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White Salmon City Council Taking Look At Bingen’S Atv-Use Ordinance

The City of White Salmon may be the next local government in western Klickitat County to allow the operation of wheeled all-terrain vehicles (ATVs) and utility-type vehicles (UTVs) on all city streets with posted speed limits of 35 miles per hour or less.

The City Council planned to hold a public hearing last night (Wednesday) to take public testimony on a proposed addition to the White Salmon Municipal Code titled Chapter 10.38, Wheeled All-Terrain Vehicles. The proposed ordinance is the same one the City of Bingen adopted in April. It took effect on April 30.

Former White Salmon city councilor Mark Peppel asked the White Salmon City Council during its March 19 meeting to move forward with consideration of the so-called ATV-use ordinance. Peppel also recently presented a petition to the County Board of Commissioners, requesting the same consideration for county roads.

In 2013, the state Legislature passed an Off-Road Vehicles bill that provides local governments (towns, cities, and counties) with statutory authority to allow and regulate the use of off-road vehicles on the streets and roads under their jurisdiction. Operation of such vehicles can only occur, however, with the approval of the local government’s legislative body.

White Salmon City Administrator Patrick Munyan Jr. said Monday the proposed ATV-use ordinance is not scheduled for action during the June 4 council meeting. Instead, he said, “the council will listen to both sides of the debate on Wednesday” and most likely hold a follow-up discussion of the information received during the public hearing at the next council meeting on June 18.

The earliest date the ordinance could take effect is July 1, or five days following publication of an ordinance summary in The Enterprise on June 26.

Munyan noted, “There seems to be much debate on whether or not to have an ATV ordinance out in the public,” and that there “seems to be a split between City Councilors as well as the public” concerning the wisdom of allowing ATVs and UTVs to share the city streets with other motorized and non-motorized vehicles.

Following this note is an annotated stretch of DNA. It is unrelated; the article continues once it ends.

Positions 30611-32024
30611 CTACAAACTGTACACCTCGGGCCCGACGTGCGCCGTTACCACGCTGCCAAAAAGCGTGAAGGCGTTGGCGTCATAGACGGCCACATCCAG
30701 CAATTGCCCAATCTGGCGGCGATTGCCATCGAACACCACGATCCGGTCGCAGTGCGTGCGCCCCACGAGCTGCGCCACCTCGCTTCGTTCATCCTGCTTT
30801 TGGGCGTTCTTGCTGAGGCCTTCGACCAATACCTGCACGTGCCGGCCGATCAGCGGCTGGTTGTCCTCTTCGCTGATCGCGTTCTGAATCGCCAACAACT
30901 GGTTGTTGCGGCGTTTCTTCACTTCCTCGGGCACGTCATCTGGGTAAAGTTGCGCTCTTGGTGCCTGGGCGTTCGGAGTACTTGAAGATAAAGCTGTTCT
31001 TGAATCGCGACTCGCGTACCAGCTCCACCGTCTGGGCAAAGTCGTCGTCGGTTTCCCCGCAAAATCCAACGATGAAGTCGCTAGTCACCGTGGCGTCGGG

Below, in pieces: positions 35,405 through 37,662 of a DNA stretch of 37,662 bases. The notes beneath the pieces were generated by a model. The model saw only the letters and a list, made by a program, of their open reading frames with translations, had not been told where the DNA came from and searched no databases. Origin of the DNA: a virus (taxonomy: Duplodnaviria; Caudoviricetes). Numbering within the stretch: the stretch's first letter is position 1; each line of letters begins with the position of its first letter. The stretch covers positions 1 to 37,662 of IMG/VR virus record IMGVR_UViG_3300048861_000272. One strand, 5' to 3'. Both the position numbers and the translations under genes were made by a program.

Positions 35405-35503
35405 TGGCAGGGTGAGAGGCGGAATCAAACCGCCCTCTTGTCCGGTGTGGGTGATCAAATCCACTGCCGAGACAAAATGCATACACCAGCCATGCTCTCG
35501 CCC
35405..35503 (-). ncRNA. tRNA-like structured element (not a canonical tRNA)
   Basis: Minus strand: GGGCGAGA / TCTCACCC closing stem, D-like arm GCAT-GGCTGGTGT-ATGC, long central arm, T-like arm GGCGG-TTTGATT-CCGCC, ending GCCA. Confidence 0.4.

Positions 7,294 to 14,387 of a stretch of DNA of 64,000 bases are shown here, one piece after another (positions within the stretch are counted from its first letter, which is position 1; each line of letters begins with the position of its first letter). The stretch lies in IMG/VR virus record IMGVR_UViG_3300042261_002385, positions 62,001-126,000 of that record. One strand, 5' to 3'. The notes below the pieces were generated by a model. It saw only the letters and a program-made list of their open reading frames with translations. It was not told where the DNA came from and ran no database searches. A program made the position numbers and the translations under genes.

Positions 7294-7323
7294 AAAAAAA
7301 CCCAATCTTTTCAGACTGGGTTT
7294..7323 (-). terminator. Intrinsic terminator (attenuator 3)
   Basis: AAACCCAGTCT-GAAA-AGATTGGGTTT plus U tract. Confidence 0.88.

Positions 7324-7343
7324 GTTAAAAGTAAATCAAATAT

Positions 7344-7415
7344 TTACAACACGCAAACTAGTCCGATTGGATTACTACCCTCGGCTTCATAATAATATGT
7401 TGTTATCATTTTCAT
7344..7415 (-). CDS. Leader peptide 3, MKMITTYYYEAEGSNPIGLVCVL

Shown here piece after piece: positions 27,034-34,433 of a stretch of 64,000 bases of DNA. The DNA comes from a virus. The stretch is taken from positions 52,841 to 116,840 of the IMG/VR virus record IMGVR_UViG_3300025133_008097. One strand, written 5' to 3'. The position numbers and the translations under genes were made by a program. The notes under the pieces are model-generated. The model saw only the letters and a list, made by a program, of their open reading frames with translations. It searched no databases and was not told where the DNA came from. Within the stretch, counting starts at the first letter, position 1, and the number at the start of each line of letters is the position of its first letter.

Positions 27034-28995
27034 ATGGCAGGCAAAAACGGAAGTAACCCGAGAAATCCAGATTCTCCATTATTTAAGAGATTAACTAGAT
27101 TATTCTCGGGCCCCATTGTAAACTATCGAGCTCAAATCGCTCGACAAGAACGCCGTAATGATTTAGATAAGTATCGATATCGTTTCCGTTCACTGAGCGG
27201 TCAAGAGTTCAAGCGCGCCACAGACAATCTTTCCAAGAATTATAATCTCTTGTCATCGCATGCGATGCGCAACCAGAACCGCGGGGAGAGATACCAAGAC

In White Salmon, all streets within the city with speed limits of 35 miles per hour or less, including State Route 141, would be open to use by motorists operating ATVs (motorized off-road vehicles) or UTVs (vehicles with four or more tires designed for and capable of travel over designed roads) that fit the ordinance’s definition of a wheeled all-terrain vehicle. State Route 14 through White Salmon’s jurisdiction would be excluded because its posted speed limit is 40 miles per hour.

Under the proposed ordinance, any person with a valid driver’s license issued by the person’s state of residence “may operate a wheeled all-terrain vehicle upon a city street having a speed limit of 35 miles per hour or less…” subject to the restrictions and requirements set forth in the ordinance.

Restrictions would include the following:

Any person operating an ATV (passengers included) must wear a securely fastened motorcycle helmet while the vehicle is in motion.

Streets with speed limits in excess of 35 miles per hour (mph) are closed to ATV and UTV traffic. However, ATV operators may cross a city street that has a speed limit of more than 35 mph at controlled intersections (those that are approximately 90 degrees) if the crossing begins and ends on a street with a speed limit of 35 mph or less.

ATVs may be driven on any city street under the authority or direction of an agency that engages in emergency management, search and rescue, or law enforcement, provided such use occurs within the scope of the agency’s official duties.

Moreover, ATVs would have to meet 12 equipment requirements set forth in the ordinance (ranging from headlights to tail lamps, to mirrors and seat belts), comply with all state licensing and registration requirements, and obey all state and local traffic-control laws that apply to pedestrians and other motorists. For example, it would be unlawful under the ordinance to operate an ATV on a sidewalk or in a park; operating an ATV on a park drive or in a designated parking lot would be permissible.

Passengers, who must be at least 5 years old, would only be allowed to ride on ATVs designed for two or more riders. Towing of trailers, other devices, or individuals behind an ATV would be prohibited.

Violations of any of the ordinance’s provisions will be considered a traffic infraction, and violators could be punished by the imposition of a fine of up to $250. Criminal traffic offenses would be charged as such and be subject to the maximum penalties that the law allows for such offenses.

Enforcement of the ordinance, if adopted, would fall primarily on the Bingen-White Salmon Police Department.

Police Chief Tracy Wyckoff told The Enterprise after the Bingen City Council enacted its ATV-use ordinance in mid-April that local police would be looking out for and cracking down on violators of the law.

“From the police department’s perspective, I want the guys to be more attentive and restrictive to people who are going to violate the rules while they’re riding these so they understand from the onset that it’s not going to be tolerated to abuse the system,” Wyckoff said in speaking on the record for an April 24 cover story.

“This has become a privilege to do this,” he said of operating ATVs and UTVs on designated city streets. “It’s not something to go out and abuse, and if they’re going out and spinning cookies in the road, we will address the problem and they will be cited accordingly. I think we need to be very aggressive in the beginning so people understand that it’s not a toy, it’s serious, and if people are going to be on the roadway, they are going to have to follow the rules like everyone else.”

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